Practical Spiritual Disciplines: Prayer

May 12, 2018 · 661 words · 4 minute read Practical Spiritual Disciplines   Prayer   Spiritual Disciplines  

How can we make prayer a regular part of our lives?

This is part of a series called Practical Spiritual Disciplines in which I will be discussing how to practice the spiritual disciplines.

Since [prayer] is a duty of such absolute necessity for all and of such universal use, it is fitting we should all know how to perform it aright, that it may be accepted by the great God, and become a delightful and profitable exercise to our own souls and to those that join with us.

~ Isaac Watts - A Guide to Prayer

The Questions

We all know prayer is important. Prayer is one of the most common topics throughout the Bible and Jesus Himself consistently made time out of His busy and effective ministry to pray (see Luke 5:16, 6:12, 9:28, 11:1, and 22:41 as some examples). If you think you are too busy or don’t need prayer, take a look at Jesus' life and think again.

Assuming we understand our need for prayer, a critical question is: How do I incorporate prayer into my daily life in a way that is powerful and effective?. Once we have done this, the question becomes: When I take time to pray, how should I pray (e.g. what should I be praying for)? We’ll answer both of these questions below.

Making Prayer a Habit

Here are some tips for making prayer a habit:

  1. Make time. Try to find a consistent time everyday when you can pray. Maybe it is over a lunch break, perhaps on the drive to work, maybe in between classes. Having a specific time when you pray will help you build a new habit.
  2. Stay committed. There is nothing magical about the spiritual disciplines… just as it takes time to grow physically, it also takes time to grow spiritually. I often see people give up after one or two weeks, but you need to persevere in order to grow. Do whatever it takes to help you make your prayer life a priority and a commitment.
  3. Develop a plan. When it comes to prayer, here is a big challenge: how do you consistently pray for requests that you have while not getting bored in praying for the same thing over and over again? I have developed a system for praying that I find helpful as it allows you to consistently pray for people while not getting bored because you’re praying for the same things over and over. You can read more about this plan here. Feel free to adjust this system as you see fit.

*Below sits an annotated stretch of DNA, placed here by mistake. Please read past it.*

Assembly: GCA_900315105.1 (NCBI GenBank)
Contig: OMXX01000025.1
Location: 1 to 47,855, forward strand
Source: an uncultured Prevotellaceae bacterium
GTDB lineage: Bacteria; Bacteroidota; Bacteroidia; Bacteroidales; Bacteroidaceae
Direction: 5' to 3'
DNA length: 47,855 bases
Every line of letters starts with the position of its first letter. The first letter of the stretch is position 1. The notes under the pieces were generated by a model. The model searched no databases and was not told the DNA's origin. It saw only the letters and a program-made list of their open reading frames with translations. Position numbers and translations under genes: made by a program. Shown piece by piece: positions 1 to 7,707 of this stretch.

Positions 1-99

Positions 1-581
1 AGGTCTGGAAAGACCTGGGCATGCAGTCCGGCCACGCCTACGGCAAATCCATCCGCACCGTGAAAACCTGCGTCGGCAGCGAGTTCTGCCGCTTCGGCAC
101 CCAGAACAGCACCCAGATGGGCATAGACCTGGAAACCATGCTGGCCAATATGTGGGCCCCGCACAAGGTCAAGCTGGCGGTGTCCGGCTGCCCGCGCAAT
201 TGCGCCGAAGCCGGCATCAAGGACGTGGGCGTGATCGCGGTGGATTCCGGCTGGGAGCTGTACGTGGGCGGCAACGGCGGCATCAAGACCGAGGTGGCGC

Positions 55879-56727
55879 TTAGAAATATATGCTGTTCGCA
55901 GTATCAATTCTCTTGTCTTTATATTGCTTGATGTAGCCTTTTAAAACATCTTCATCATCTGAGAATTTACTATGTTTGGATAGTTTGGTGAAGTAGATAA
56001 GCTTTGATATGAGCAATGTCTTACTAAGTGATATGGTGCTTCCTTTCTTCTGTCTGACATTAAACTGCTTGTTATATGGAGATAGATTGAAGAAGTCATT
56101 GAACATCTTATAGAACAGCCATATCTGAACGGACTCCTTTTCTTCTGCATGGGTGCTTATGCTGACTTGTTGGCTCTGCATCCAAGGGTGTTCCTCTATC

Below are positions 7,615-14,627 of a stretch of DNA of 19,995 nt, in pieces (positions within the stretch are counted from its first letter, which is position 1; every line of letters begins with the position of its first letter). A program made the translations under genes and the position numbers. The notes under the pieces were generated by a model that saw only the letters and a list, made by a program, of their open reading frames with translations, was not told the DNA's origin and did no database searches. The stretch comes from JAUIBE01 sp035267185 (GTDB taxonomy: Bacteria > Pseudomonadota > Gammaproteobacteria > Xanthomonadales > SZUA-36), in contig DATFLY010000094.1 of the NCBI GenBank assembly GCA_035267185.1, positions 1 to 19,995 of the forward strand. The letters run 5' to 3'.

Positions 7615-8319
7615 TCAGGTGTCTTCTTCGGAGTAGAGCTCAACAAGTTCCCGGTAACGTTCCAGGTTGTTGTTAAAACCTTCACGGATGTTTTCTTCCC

What to Say When You Pray

So you’ve started praying regularly… but what do you say when you pray? Jesus’s disciples asked Him the same exact question in Luke 11:1-13. Jesus responds with what we know as “The Lord’s Prayer”. There is a parallel passage where Jesus teaches the same thing in Matthew 6:9-13. We’ll look at the passage in Matthew 6:9-13 because it is a great model for our prayers. I would break down Jesus’s prayer in Matthew 6:9-13 as follows:

Worshiping God (vs. 9-10)

For who He is (9)

For what He will do (10)

Prayer for our needs (vs. 11-13)

Physical needs (11)

Spiritual needs (12-13)

Think about how we normally pray. We spend the majority of our time praying for physical needs (and sometimes spiritual needs). Both physical and spiritual needs are part of Jesus' prayer, but we often forget the first half of the Lord’s prayer that begins in worship to God. When you pray, I encourage you to start out by worshiping and thanking God for who He is and what He has promised to do. This is Biblical and it will transform prayer from a dry recitation of requests into a rich time of worship and communion with God. There is a helpful list of prayers from the New Testament here. Praying using the Bible is another good way to guide your prayers. There is a plan to facilitate this here which I encourage you to try.